Proprioception exercises have a variety of uses. They are beneficial to a wide variety of people. The exercises can increase athlete’s agility and their body’s sensitivity to balance.
The elderly can use these exercises to improve their balance and mobility. People who are clumsy can also use these exercises. It helps improve their self-awareness and balance. These exercises are often used in physical therapy treatment. Used to help retrain the body to adopt a sense of self. And to compensate for the weaker or recovering muscles being treated. There are a variety of exercises that can benefit almost anyone.
Proprioception exercises are focused on balance and maintaining equilibrium. Activities that challenge these aspects are great for improving proprioception. These exercises are also great for retraining injured or damaged joints and muscles. It teaches the muscles how to adapt as they heal. These exercises use balance boards and other types of shifting or uneven surfaces. You may need to start by holding the wall to keep your balance. As your muscles and senses adapt to how to keep your body balanced, you’ll need to use the wall less and less.
Exercising With Your Eyes Closed
You can start closing your eyes while exercising. Once you get stronger and more acclimated to regulating your body’s natural balance. This further heightens your sense of balance. It requires you to rely solely on your proprioception and proprioception exercises. You don’t have a visual reference and only your tactile senses. This also further enhances the communication between your brain and muscles.
Doing strength exercises helps improve the brain’s recognition. To know when to increase muscle tension or when more strength is needed in keeping balance. For example, the tightening of calf muscles to post out and stabilize your body if you sway too far to one side. These exercises include squats, lunges, side steps, leg presses, and lateral movements. Build strength with these exercises and use proper form. This further strengthens the muscle’s ability to hold and regulate the position without giving out. But also the brain’s recognition for when this added strength is needed.
Plyometric Movements and Drills
These exercises involve movement patterns and changes in direction. These exercises include vertical jumps, running figure 8s, crossover walking, and footwork drills. These drills help establish and strengthen connections between muscles and nerves. They demand the mind to react to constant changes in direction and balance. These drills become easier over time. As they become integrated into the body’s natural response.
Proprioception Exercises for a Training Routine
1. Table Top
- Using a mat to protect your knees, get on all fours on the floor in a tabletop position.
- Make sure the back is flat and the neck is aligned with the spine.
- While looking at the floor, raise and extend your right arm and your left leg at the same time.
- Keep a tight core.
- Hold for 3–5 seconds and repeat on the other side.
- Do 10 reps on each side.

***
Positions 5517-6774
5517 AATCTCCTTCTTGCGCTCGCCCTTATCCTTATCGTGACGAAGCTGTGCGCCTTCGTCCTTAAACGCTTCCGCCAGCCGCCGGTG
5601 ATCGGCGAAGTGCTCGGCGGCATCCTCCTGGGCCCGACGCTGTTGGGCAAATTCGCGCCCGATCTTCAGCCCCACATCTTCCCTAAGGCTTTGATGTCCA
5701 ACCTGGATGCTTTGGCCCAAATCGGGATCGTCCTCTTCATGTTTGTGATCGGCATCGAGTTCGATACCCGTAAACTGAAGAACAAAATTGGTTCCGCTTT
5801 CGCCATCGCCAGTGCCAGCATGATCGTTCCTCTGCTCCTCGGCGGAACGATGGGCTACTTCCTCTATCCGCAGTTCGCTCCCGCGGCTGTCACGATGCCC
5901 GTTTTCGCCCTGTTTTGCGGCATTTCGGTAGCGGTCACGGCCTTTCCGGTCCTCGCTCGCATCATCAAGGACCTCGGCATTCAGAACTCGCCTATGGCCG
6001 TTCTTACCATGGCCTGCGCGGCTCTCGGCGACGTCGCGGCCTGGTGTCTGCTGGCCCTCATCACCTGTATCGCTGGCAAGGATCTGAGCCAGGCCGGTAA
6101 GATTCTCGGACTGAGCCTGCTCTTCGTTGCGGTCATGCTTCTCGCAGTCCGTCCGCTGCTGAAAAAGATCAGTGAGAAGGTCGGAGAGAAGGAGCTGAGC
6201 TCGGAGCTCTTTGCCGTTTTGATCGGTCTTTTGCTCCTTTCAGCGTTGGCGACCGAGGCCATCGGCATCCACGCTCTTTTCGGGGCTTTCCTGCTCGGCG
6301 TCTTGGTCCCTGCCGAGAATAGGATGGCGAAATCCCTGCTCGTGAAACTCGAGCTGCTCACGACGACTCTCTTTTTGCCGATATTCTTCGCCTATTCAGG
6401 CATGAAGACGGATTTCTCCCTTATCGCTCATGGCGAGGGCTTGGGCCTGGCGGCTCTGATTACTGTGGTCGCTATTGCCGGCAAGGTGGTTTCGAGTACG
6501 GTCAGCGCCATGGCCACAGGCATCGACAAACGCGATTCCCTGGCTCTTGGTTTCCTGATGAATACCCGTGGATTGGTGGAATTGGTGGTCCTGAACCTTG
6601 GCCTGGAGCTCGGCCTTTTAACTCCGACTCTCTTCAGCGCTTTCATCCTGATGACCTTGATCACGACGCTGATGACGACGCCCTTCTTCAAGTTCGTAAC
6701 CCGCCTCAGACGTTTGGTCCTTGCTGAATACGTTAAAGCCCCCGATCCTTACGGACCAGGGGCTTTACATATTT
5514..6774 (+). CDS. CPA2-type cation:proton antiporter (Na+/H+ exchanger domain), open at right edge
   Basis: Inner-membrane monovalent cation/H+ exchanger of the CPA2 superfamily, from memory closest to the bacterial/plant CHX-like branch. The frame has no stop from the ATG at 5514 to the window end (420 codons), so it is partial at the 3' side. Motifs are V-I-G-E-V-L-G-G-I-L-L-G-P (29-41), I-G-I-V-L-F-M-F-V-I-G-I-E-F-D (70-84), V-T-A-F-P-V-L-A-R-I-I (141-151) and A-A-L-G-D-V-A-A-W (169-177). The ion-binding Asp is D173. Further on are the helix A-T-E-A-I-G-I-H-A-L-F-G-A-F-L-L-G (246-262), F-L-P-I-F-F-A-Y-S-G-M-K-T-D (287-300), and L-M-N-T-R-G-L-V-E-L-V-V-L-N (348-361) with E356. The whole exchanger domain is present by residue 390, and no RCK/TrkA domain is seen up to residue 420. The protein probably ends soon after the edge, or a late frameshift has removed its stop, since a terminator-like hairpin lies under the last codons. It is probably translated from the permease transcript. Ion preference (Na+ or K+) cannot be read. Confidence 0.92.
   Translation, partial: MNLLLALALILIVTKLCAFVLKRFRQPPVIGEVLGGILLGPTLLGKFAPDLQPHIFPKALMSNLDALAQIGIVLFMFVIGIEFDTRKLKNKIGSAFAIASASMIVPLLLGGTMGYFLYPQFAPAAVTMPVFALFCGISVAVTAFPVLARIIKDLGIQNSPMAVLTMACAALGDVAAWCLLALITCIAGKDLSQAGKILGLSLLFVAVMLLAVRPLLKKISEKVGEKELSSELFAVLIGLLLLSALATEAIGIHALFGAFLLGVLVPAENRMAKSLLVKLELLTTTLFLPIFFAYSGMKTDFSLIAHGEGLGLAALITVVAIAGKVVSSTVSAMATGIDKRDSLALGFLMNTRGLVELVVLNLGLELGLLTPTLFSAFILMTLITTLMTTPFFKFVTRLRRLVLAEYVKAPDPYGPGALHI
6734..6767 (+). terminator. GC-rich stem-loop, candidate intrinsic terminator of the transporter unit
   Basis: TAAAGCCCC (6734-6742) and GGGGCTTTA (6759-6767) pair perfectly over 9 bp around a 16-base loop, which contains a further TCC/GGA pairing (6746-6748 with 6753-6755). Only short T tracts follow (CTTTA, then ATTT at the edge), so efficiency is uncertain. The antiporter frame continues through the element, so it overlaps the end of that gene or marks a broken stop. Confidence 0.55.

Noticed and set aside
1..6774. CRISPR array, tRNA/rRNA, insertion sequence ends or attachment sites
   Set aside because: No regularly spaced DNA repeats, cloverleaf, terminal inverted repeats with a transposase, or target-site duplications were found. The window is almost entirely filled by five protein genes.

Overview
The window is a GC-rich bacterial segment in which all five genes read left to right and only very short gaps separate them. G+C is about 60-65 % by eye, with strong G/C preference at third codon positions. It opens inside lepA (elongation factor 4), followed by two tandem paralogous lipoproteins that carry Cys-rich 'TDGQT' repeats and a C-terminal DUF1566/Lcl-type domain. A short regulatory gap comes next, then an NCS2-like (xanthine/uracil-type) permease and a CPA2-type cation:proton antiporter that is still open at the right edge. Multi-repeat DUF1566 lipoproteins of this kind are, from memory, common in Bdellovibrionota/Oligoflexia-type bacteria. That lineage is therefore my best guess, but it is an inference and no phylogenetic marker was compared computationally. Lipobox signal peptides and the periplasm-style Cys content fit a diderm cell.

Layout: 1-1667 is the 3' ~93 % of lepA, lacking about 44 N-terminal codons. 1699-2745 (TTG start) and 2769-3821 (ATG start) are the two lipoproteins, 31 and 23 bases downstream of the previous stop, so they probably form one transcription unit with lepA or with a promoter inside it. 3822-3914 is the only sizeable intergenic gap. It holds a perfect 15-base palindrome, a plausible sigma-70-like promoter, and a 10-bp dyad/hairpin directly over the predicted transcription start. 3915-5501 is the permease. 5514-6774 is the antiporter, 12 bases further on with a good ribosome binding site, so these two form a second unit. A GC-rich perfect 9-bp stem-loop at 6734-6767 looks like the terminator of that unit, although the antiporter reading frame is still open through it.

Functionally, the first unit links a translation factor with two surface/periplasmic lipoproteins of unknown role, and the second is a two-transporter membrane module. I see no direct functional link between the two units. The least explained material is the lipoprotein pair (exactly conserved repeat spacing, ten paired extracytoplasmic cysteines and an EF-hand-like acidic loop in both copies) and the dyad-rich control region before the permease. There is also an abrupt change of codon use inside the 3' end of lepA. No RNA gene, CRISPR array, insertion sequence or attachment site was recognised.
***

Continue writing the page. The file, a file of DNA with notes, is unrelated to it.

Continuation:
Advanced: Hold for 20 seconds with eyes closed. Really focus on a tight core and perfect balance keeping the arm and leg parallel to the floor.
2. Single Leg
- Stand with feet hip-distance apart.
- Raise your right knee to a 90-degree angle and hold for 3–5 seconds.
- Return foot to the floor and repeat 5 times on each leg.
- You may need to hold onto the wall or a chair at first.
- Work towards not needing extra support.
Perform this exercise with eyes closed, no support and holding for 10 seconds, 10 times on each leg.
3. Crossover Walk
- Stand with feet hip-distance apart.
- Begin walking to your right crossing your left leg over the right, then back to starting position.
- Continue stepping sideways in a constant motion for about 15 yards.
- Repeat in the other direction, 5 times each direction.
The advanced option is the same but much faster. Use a high knee raise as you cross over the leg. Twisting the hips back and forth while moving and crossing over in the same direction. Repeat in the other direction for 25 yards, 5–10 times each side.
4. Squat Jump
- Stand up straight with your knees slightly bent and feet shoulder-width apart.
- Squat down until your thighs are parallel to the floor by pushing hips back.
- Keep back flat and head facing forward.
- Weight on heels rather than the balls of your feet.
- Immediately explode upwards, reaching as high as you can with your hands as your feet leave the floor.
- Land in the same position you started in.
- Swing your arms back and jump again right away.
- Repeat 5–10 times on each side.
It is always important to seek expert training support whenever possible. Work with a fitness professional or physical therapist with these types of exercises. They will be able to individualize a program for your specific needs. When you are an elderly person wanting to gain a better sense of balance and basic day-to-day functions. Or an athlete wanting to enhance performance and prevent injuries.
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